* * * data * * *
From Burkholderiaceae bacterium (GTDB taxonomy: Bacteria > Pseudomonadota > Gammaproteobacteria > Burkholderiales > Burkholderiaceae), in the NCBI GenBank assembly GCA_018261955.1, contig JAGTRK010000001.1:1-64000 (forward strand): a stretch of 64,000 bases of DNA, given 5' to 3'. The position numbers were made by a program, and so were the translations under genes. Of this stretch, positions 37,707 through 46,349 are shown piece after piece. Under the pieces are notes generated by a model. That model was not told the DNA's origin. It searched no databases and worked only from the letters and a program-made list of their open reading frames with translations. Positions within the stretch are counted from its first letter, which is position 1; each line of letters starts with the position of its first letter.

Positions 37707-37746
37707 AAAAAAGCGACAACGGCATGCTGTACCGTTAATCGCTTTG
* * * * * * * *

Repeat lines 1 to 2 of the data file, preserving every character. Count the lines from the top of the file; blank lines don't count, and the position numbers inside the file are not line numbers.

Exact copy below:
From Burkholderiaceae bacterium (GTDB taxonomy: Bacteria > Pseudomonadota > Gammaproteobacteria > Burkholderiales > Burkholderiaceae), in the NCBI GenBank assembly GCA_018261955.1, contig JAGTRK010000001.1:1-64000 (forward strand): a stretch of 64,000 bases of DNA, given 5' to 3'. The position numbers were made by a program, and so were the translations under genes. Of this stretch, positions 37,707 through 46,349 are shown piece after piece. Under the pieces are notes generated by a model. That model was not told the DNA's origin. It searched no databases and worked only from the letters and a program-made list of their open reading frames with translations. Positions within the stretch are counted from its first letter, which is position 1; each line of letters starts with the position of its first letter.

Positions 37707-37746